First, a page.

Texas has become a state of boom towns. Rapidly expanding cities like Austin, Dallas and Houston are far outpacing other parts of the country, and for developers, that means increased demand for commercial buildings, fancy condos and big houses. However, as Austin-based Mexican-American documentary filmmaker Chelsea Hernandez points out in her new movie, Building the American Dream, it’s not all good news for those who call Texas home. “The Texas Miracle” has come at a terrible price for construction workers, as the number of deaths from accidents or exhaustion has skyrocketed alongside the skyscrapers. It’s estimated that around half of the state’s one million construction workers are undocumented, leaving hundreds of thousands vulnerable to wage theft and exploitation.
“There’s a lot of locals who are shocked,” said Hernandez of the reactions to her film at its South by Southwest premiere. “We’re connecting with people outside of Texas as well. They’re starting to think about the construction workers in their own community, and then about immigrants in any different way than what we normally see in mainstream media. Our second screening was packed, and there were some people from El Salvador there, and a Salvadorian journalist asked me to bring this film to Central America to show it. I think people really want to see this kind of movie there.”
Texas has very little regulations and [that’s] why this exploitative culture has been going on in the industry for decades.
Hernandez first heard of the abuses in the construction industry as a student at the University of Texas’ Austin campus. In 2009, a scaffold collapse claimed the lives of three Latino workers. “They were building a student luxury condominium on campus,” she said. “I found the Workers Defense Project, and I had some friends who were volunteering there. They rallied and did a protest downtown on Congress Street. They built these life-size coffins – 145 of them – to commemorate the lives that were lost that year to construction deaths.”
At the time, Hernandez felt like she wasn’t ready to make the documentary about such a large topic. It would be several more years before she would start developing the project that would become Building the American Dream. With the help of a grant writer, they started writing proposals to the Austin Film Society, which then caught the attention of the Ford Foundation, pushing them into production.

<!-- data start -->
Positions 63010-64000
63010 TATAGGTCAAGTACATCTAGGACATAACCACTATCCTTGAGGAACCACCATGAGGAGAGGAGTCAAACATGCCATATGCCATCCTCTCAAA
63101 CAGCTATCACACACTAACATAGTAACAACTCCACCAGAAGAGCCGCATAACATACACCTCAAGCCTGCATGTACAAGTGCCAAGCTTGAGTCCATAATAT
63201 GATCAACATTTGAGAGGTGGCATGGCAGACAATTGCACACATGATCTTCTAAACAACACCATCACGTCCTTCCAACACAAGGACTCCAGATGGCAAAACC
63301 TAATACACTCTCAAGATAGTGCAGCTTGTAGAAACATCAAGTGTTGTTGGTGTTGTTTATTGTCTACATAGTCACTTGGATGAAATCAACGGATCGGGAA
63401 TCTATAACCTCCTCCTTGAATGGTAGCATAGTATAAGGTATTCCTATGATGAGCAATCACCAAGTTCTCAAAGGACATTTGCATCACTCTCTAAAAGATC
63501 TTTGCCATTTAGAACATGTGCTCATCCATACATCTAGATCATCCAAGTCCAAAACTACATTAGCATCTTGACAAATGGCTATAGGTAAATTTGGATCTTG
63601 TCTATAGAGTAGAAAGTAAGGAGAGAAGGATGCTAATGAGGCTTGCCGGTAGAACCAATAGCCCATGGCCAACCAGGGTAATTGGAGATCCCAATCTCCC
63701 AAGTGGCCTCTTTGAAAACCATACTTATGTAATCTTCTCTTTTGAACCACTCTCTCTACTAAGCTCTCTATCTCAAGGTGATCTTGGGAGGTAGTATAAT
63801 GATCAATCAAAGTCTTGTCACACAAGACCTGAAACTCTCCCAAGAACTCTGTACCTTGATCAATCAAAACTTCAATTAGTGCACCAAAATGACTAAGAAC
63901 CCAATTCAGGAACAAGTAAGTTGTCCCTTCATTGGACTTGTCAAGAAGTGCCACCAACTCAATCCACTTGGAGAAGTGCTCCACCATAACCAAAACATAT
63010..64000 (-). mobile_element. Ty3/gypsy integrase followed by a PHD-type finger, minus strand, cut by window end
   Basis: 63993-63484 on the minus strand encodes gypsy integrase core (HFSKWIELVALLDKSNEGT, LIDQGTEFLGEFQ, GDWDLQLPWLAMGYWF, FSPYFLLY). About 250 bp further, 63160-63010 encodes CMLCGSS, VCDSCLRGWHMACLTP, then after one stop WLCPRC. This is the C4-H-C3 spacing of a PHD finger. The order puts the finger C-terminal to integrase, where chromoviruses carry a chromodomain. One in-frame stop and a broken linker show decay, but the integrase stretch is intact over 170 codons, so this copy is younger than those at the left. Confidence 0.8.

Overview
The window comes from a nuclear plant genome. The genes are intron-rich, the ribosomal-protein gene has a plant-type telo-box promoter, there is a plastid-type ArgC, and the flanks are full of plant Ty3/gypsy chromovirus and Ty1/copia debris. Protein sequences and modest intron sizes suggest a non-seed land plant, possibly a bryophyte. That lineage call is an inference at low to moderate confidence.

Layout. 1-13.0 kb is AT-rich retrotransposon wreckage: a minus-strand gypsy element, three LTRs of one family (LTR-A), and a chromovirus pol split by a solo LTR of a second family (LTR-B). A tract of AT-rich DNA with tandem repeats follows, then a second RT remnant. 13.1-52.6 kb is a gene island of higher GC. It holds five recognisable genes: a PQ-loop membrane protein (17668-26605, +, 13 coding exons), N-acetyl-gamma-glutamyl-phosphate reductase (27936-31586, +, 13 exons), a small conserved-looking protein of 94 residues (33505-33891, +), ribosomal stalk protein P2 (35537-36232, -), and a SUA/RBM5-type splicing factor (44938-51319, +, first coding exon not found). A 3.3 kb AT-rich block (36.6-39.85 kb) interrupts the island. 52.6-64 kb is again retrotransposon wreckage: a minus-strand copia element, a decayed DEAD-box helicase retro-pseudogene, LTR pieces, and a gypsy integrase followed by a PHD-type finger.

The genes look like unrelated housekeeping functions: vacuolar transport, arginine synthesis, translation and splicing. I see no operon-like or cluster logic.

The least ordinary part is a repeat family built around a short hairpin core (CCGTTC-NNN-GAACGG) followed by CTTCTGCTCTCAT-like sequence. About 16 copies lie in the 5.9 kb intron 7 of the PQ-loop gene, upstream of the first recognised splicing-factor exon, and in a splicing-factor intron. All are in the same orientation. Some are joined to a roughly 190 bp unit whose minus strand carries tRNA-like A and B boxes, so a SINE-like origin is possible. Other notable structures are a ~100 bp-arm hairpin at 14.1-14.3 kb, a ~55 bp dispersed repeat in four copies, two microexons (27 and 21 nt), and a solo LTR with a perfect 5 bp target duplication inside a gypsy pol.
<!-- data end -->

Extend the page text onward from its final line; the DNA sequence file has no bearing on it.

Hernandez filmed most of Building the American Dream in 2015. It was the year Randy, a young construction worker, died tragically on a work site, and his grieving family became advocates for instituting mandatory rest breaks – 10 minutes for every four hours of hard labor – to prevent another death like his. When their proposal went to vote before the Dallas city council, a handful of elected officials argued on behalf of construction businesses against a safety regulation that could save lives. “I was shocked that they were speaking that way with the family,” said Hernandez. “I honestly did not think that was going to happen, so when it did, I realized this is what they’re up against. It was shocking to me just because it was so public – it’s in a public forum. I knew that needed to be in the film because that was representative of why Texas has very little regulations and why this exploitative culture has been going on in the industry for decades.”
We can get people from both sides of the aisle to speak about immigration reform and labor.
Hernandez continued filming through 2016 as one of her subjects, Christian, has his life turned upside down as DACA is thrown into limbo. Christian helped give Hernandez access to film at his job sites, which turned out to be a big help for the project. Not every developer was happy to see her camera, and Hernandez had a harder time getting subjects for the other side of her story – except for Stan Merrick. “Stan’s really very interesting,” Hernandez said. “He’s a very complex person, but he’s been very vocal about immigration reform because he knows that his industry depends on immigrants.” Another subject, Claudia, found the majority of her check stolen after a shady developer scammed her and her husband while they worked overtime to quickly complete a grocery store. Just as the pair are fighting for their stolen wages, ICE catches up to Claudia and forces her to check-in regularly or risk deportation. “We have the check-ins with her in the film so people can see the fear she faces every single time she has to go in,” she said.
In addition to Hernandez’s collection of eye-opening stories, she made Building the American Dream accessible to audiences in both English and Spanish. The subtitles are bilingual, switching to the other language seamlessly so that no viewers are lost in translation. “Many of the subjects speak Spanish and only Spanish, and we wanted them to understand the film as well,” she said. “When we showed the film, we didn’t have the Spanish captions and our producer was translating real time. I noticed that they weren’t connecting as well to the English parts. They need to see this film and anyone else who speaks Spanish needs to see this film. For us, it was about reaching that community that we were speaking about and featured in the film, but also bringing in an underrepresented community in spaces like South by Southwest and these festival spaces which sometimes feel very elite.”
“I would love to see some sort of a pathway to citizenship through the construction industry,” said Hernandez. “I think you’d be surprised to find that there are conservative construction companies who would actually find that to be a solution. Ultimately, it comes down to economics. They understand that: fill these jobs and make money. That’s why we wanted to Stan there in the film to show that this is a bipartisan issue. We can get people from both sides of the aisle to speak about immigration reform and labor.”